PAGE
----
Stories from the Land


Food Writer Kathy Gunst Celebrates Local Food in MtA2C Region

July 2017

For Kathy Gunst, the best part of summer in Maine is the abundance of delicious food available at local farmers markets and in her own garden.

Tomatoes, leeks, shallots, scallions, raspberries, pickling cucumbers. These are just some of the treats Gunst has growing right now. Anything she doesn’t grow herself, she seeks out at farmers markets near her South Berwick home.

“There is nothing like the taste of a warm tomato fresh off the vine or a fresh picked berry,” says Gunst, author of 15 cookbooks and resident chef on NPR’s Here & Now. “I am a big proponent of that in my own life, in trying to get people to understand if you want flavor and you want to eat simply, you have to buy good, fresh food that has not been shipped across the country.”

Gunst’s writing and radio appearances on eating local food may reach audiences nationwide, but her passion for fresh food circles back to supporting farms right here in Maine and in the MtA2C region.

“I am such a huge supporter of any effort to keep Maine looking like Maine,” says Gunst. “The beauty of living here is that open land and the farms and the access to the food that people grow here that is so good.”

When she’s not working in her garden, Gunst also hikes and walks her dog in a number of preserves in the MtA2C region. She remembers with particular joy the first time she explored York Land Trust’s Highland Farm and Smelt Brook Preserves.

“We were walking along the path by the river and I had that kind of moment of ‘wow, I live here and this is so special and this is 15 minutes from my house,’” Gunst recalls. She describes that feeling of waking up in your own neighborhood being full of gratitude to live in such close proximity to so much open space.

“That definitely happened there in a big way,” Gunst says.

Between efforts like MtA2C’s to protect land for farming and recreation, and the growing interest in farming in Maine, Gunst feels optimistic for the future of local food across the state.

“The fact that there is still farmland and there is a whole new generation that is really interested in farming,” Gunst says. “That gives me such hope.”

To learn more about efforts to protect farmland in the MtA2C region, visit Great Works Regional Land Trust’s website.

 


Childhood Friends Work and Play at Brave Boat Headwaters

June 2017

Ian Goering (left) and Ian Browne (right).

Ian Goering (left) and Ian Browne (right).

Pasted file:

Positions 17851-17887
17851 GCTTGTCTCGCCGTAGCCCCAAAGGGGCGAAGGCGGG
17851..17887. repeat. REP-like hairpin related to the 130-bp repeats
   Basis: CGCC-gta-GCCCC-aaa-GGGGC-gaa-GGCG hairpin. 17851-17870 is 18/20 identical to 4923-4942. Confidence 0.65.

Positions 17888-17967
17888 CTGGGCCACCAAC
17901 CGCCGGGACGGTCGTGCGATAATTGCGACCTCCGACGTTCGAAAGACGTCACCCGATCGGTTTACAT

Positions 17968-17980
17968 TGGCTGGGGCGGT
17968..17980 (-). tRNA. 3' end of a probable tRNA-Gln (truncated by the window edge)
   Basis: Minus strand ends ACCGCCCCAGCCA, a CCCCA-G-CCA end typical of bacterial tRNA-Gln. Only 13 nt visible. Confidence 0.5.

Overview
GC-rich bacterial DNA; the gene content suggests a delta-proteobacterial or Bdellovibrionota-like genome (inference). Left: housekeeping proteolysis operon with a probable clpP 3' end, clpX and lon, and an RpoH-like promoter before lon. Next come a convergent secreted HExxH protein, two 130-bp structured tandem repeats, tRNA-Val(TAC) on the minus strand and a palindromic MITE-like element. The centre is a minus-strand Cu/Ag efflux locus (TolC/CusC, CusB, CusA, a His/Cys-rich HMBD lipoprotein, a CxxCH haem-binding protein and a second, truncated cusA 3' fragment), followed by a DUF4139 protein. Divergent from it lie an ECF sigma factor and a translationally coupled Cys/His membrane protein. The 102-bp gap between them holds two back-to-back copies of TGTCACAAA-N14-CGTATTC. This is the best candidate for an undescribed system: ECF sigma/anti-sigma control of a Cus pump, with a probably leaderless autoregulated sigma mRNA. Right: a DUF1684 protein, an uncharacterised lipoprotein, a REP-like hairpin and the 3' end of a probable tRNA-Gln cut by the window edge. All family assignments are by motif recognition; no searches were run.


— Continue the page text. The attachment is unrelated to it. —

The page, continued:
Ian Browne and Ian Goering have been playing in Brave Boat Harbor since they were 14 years old, often venturing off with canoes and surfboards in tow. As adults, they continue to venture to their favorite childhood haunt—for pleasure and for work.

The friends serendipitously both got hired by Tributary Brewing Co. in 2015, where they work on the brew crew. Last winter, they were tasked with collecting 31 gallons of saltwater to produce a German-style beer called a Gose. They knew just the spot to collect the water from. 

“Oh man, it was cold,” says Goering, laughing. “We had originally planned on taking the canoe and paddling out, and woke up wicked early to go down there. But Ian and I had assessed that morning that we weren’t going to get in a canoe because it was way too windy and way too cold.”

Kittery Land Trust’s new Brave Boat Headwaters Preserve protects 150 acres of waterfront property lining the harbor. That preservation helps limit runoff and pollution into the harbor.

“Beer and local water sources have always been connected,” says Goering. “The kind of water you have has always dictated the kinds of beers you can make, so being able to use a protected water source like that is really exciting, to be able to carry on that tradition.”

But Ian and Ian discovered the magic of the harbor long before taking up brewing. As teenagers, they would often surf a small wave in the harbor.

“There is a little wave that breaks at the mouth of Brave Boat Harbor,” says Browne. “It’s this picture perfect wave, the kind of wave you would draw in your notebook in fifth grade. It’s beautiful, I have surfed it a bunch of times.”IMG_1320

Browne and Goering are both grateful that the area has been preserved.

“The trails I’ve been hiking since I was 14, I can still go hiking on and they haven’t changed that much,” says Goering. “If they have changed, they have changed for the better.”

Browne agrees.

“Brave Boat Harbor is probably one of my favorite places in the world,” he says. “It’s a really special place.”

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